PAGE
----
Registrar: … did you have a bandaid on the toe recently? Patient: YES Registrar: and do you wear black socks? Patient: …how did you know?
Registrar calmly removes an alcowipe, and cleans the patient’s toenail. It is no longer black.
Patient: …I waited two hours for that? Registrar: yep. Patient: … … can we tell my wife it was really serious? Registrar: I’ll tell her you were really brave.
How To Be A Good Med Student In The Clinical Years
A doctor once told me that the best instrument we have is medicine is the retrospectoscope. Basically he was saying that often it is easier to make sense of things when looking back from the vantage point of the future. This is true of life too. After being an intern for two months I suddenly understand what things make for a strong med students, and what things do not. Unfortunately, I feel like I lacked many of the qualities that would have made me a helpful med student. Though I cannot rectify my own mistakes, perhaps I can pass my advice on to future generations of third and fourth year medical students. I now present, how to be a good clinical med student:
Show up. This seems obvious. When you are there to work, then be there to work. It is so frustrating when medical students are mysteriously absent all the time (only to be found later in the cafe or cafeteria) or when they are there but totally disinterested in what is going on. I understand that sometimes as a medical student things get slow - like when the interns are putting in orders and notes or when there is a slow call day. But at least bring something to read. Don’t play Pokemon Go. Don’t spend all day on Uworld. Make an effort to learn real clinical medicine.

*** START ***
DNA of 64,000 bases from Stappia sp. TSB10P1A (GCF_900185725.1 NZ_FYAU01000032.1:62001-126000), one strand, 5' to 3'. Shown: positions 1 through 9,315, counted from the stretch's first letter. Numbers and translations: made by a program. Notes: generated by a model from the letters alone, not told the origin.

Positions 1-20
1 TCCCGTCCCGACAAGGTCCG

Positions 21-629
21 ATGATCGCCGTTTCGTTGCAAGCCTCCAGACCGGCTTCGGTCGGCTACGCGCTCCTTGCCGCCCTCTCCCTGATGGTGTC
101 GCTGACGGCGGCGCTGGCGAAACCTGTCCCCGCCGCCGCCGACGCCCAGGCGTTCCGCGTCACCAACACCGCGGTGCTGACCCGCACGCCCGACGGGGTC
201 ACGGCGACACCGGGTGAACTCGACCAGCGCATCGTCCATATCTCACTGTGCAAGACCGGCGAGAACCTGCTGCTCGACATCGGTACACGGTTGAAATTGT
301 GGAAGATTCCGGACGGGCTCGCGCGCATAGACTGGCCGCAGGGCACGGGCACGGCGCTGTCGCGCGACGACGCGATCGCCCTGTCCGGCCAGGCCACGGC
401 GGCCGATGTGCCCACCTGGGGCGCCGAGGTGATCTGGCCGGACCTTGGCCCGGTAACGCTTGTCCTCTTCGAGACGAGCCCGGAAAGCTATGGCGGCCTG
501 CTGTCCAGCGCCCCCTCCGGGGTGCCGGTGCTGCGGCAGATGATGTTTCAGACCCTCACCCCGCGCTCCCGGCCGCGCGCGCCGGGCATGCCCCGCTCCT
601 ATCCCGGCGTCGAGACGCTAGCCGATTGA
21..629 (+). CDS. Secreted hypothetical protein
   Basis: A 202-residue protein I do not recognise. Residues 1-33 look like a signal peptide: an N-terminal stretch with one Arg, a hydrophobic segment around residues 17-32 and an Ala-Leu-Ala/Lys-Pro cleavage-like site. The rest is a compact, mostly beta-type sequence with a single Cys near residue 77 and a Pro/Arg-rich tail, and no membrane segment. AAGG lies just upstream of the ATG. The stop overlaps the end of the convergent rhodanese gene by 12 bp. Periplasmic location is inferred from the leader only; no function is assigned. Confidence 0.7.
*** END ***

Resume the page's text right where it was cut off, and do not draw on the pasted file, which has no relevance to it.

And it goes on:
Take initiative to learn. When I was a third year I would wander the hospital to find learning opportunities. I made friends with the telemetry nurses and they started a folder of good tele strips to give me each day. I would go to other teams and see if their patients had good exam findings. I found the cardiology fellows and asked if they had good patients with murmurs. There is so much learning that can happen if you are willing to experience it. Now, referring back to number 1, make sure you always let your residents know where you are. Personally, I would be ecstatic if my students went to hunt down murmurs rather than playing Pokemon Go.
Read your patient’s chart. This can be very helpful and will make you look like a star. Residents are busy taking admissions and sometimes don’t have the time to hunt down records that are three and four years old. You can stand out by doing that Look at a patient’s past hospital notes or their specialty clinic notes. For example, you might be able to alert the resident that an old echocardiogram demonstrated a below normal ejection fraction, which in turn might change how much fluid the patient is given. Or perhaps you found that during a hospitalization in the past the patient became delirious and needed a one-to-one sitter. Find ways to add information in a helpful, non-prescriptive, non-judgmental way. I guarantee your reviews will benefit.